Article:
I know I’m not the only person who has experienced dread before their work appraisal. I used to think I was, but once I started being open about my feelings I discovered very quickly that appraisal dread is a disturbingly wide-spread thing. The problem is that people don’t talk about it, it’s one of those taboo subjects and that silence is benefitting no-one, as it allows a negative practice to pervade the work place.
The most comforting part of discovering that I wasn’t alone was the realisation that I was in great company. Some of the people I admired most in my workplace also felt the dread. What could this mean? These people were amazing at their jobs, surely appraisal dread had to be reserved for useless losers? Twice a year, as my personality flaws were held up to the light in an attempt to make me a better employee, I felt like an epic loser.
In fairness my review was never totally negative. There would always be the acknowledgement that I was very good at my job and some lovely quotes from clients. But all those positives were shared as if they were a given and quickly washed away under a tsunami of criticism. And why was this? Because workplaces using the ubiquitous STOP, START, CONTINUE review system are automatically ensuring their staff appraisals are negatively geared. Which is screwed up, because anyone with a basic understanding of psychology (or who has watched Pretty Woman) knows that people believe criticism more than praise.
STOP, START, CONTINUE makes total rational sense if you’re looking to improve a robot, but it is far too negative to inspire great things from humans. The worst time to expect innovative thinking from me used to be in the weeks following my appraisal. I’d be too busy trying to extricate myself from the mud of self-doubt.
Don’t even get me started on the random nature of the people asked to provide feedback, the anonymity they’d get to hide behind (not sure if that’s a thing everywhere but universal in all the agencies I’ve worked at), or the unfiltered sharing of that feedback. Nothing breeds resentment against your colleagues faster.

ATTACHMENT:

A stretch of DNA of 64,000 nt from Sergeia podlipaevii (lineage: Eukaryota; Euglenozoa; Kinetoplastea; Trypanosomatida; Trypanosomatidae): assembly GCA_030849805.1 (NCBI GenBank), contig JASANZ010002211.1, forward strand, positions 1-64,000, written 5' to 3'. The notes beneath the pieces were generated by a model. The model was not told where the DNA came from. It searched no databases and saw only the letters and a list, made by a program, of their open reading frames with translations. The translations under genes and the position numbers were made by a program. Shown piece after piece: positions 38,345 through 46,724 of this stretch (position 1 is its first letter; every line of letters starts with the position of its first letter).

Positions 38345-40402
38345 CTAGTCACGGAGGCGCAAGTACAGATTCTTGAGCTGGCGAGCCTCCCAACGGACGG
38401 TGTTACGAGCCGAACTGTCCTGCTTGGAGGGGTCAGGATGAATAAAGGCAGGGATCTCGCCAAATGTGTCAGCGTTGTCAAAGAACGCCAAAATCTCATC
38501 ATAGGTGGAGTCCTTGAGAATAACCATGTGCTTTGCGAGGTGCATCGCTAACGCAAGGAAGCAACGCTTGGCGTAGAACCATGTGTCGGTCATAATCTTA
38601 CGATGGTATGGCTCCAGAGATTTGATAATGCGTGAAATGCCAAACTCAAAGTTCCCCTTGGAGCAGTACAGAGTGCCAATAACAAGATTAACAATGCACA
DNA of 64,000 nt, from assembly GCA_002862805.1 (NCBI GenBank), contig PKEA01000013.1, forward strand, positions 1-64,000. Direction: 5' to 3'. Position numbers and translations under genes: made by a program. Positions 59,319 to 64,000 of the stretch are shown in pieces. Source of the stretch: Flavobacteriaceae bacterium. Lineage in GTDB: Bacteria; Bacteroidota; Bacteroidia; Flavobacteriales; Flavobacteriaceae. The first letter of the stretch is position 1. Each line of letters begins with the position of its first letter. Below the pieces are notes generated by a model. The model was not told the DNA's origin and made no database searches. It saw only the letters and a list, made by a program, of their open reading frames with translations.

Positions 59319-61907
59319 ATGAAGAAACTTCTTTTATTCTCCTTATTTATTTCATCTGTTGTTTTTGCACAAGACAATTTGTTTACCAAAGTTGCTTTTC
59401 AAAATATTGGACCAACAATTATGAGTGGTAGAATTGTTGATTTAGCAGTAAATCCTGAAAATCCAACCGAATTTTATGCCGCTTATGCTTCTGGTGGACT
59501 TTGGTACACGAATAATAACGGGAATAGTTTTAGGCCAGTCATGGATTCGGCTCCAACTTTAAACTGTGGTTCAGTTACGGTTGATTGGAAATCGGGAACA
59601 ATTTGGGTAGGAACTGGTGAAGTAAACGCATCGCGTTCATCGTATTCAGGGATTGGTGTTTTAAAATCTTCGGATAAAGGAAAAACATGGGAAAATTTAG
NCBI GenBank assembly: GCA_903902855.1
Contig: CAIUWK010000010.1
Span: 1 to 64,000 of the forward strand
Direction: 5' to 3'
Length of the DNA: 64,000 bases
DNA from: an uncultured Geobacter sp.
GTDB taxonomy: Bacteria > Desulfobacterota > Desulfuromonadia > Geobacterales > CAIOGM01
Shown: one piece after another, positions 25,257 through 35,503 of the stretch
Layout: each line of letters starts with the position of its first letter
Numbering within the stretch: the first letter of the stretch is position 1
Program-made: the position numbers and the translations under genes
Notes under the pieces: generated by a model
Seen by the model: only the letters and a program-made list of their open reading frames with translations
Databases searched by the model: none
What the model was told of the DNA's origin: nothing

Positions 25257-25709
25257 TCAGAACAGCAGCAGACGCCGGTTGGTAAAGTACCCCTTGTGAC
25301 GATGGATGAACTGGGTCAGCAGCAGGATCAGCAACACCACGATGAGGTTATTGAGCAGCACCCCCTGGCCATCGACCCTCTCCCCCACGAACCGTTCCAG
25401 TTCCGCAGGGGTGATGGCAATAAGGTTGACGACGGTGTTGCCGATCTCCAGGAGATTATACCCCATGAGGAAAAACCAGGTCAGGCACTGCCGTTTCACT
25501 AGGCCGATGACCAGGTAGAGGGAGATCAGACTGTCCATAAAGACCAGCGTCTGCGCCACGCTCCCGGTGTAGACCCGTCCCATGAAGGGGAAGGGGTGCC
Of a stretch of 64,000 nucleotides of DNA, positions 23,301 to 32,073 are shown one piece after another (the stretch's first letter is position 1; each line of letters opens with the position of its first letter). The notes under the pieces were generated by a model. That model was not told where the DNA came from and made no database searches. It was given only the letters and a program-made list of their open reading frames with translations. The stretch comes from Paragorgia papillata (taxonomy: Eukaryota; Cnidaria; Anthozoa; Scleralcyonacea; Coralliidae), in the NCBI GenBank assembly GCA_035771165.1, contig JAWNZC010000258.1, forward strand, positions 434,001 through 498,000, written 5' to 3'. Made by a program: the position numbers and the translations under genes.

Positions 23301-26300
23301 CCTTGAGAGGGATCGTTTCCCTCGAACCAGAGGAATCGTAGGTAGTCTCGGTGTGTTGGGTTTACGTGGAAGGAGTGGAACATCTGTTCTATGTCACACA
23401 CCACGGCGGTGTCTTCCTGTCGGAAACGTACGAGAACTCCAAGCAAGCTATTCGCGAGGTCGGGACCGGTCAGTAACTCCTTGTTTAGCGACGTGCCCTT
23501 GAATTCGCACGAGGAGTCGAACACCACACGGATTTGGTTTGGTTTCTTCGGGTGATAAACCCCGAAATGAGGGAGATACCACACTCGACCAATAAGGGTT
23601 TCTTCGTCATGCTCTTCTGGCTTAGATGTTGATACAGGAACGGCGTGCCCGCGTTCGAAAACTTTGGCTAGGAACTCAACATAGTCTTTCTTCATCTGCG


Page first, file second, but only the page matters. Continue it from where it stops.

Which gets to the crux of the question, what is the appraisal system for? I’m pretty sure the objective isn’t to traumatise employees and make them feel shit about themselves. I could be wrong, it won’t the first or last time, but assuming I’m right, surely the purpose of a good appraisal system is twofold:
- To ensure employees are delivering against their targets/job description, and if not flag ways they could improve
- To allow employees to share their career path ambitions and talk about constructive ways they can achieve them.
In order for this to be a useful session there should be no surprises. As a boss you should be providing on-going feedback to your team. Don’t wait 6 months to tell them about something they should change. The appraisal system is not an excuse for people managers to avoid awkward day-to-day conversations. The summing up of the past 6 months should be the starting point for a much more interesting and important conversation about the future.
People want to be excited about the future. After all they can’t do anything about the past, but the future still needs writing, and a smart employer should be looking to help them do that with maximum energy, excitement and commitment to their team and their job. So with a view to writing a better future, here are some first thoughts on how the appraisal system could work better:
- Have a pre-appraisal chat or email exchange about what the appraisee would like to focus on. This ensures the appraiser has time to plan and make the session as constructive and useful as possible. If, for example, the appraisee dreams of a future in a different department, does the boss know enough to provide useful guidance or do they need to confer with a more qualified colleague first?
- Focus on the strengths you can build on, not the weaknesses you think you need to fix.
- People are more interesting and varied than their job titles, allow for this. Don’t try to make them into duplicates of someone else. You don’t need a clone army.
- Be future focused. Past habits, successes and failures should only be the start point for the discussion. Context setting for a constructive conversation about the future.
- Discuss areas of struggle, but don’t get stuck there. Offer them guidance on how they could face these challenges more effectively. Is there a colleague that is particular strong in these areas? Could they mentor them? Training they could do?
- While the appraiser should collect feedback from colleagues on the appraisee they should share it judiciously. Ditch Stop, Start, Continue as a feedback template as people will aim to fill out each box, which can lead to some brain-achingly inane contributions. Instead ask them to provide feedback about how the appraisee delivers against a specific element of their job e.g. management skills or client relationship or strategic thinking or admin or team leadership etc.. Tailor these to the appraisee and ask colleagues/clients/suppliers who are qualified to respond regarding their competence in a particular area.
- Have clear next steps and timelines. This should not be a conversation that goes nowhere. There should be actions on both sides, with responsibility clearly allocated for the delivery of each action.
I admit the above doesn’t come in a catchy 3 box template and needs further development, but I’m hoping at least one person who reads this post will be in a position to make positive changes to the way their company runs appraisals. Hell, you may even work somewhere that has a brilliant way of doing them that inspires rather than demoralises their employees. If that is the case, please share it. You could liberate people from the tyranny of PAD (Pre Appraisal Dread) and PAR (Post Appraisal Rage).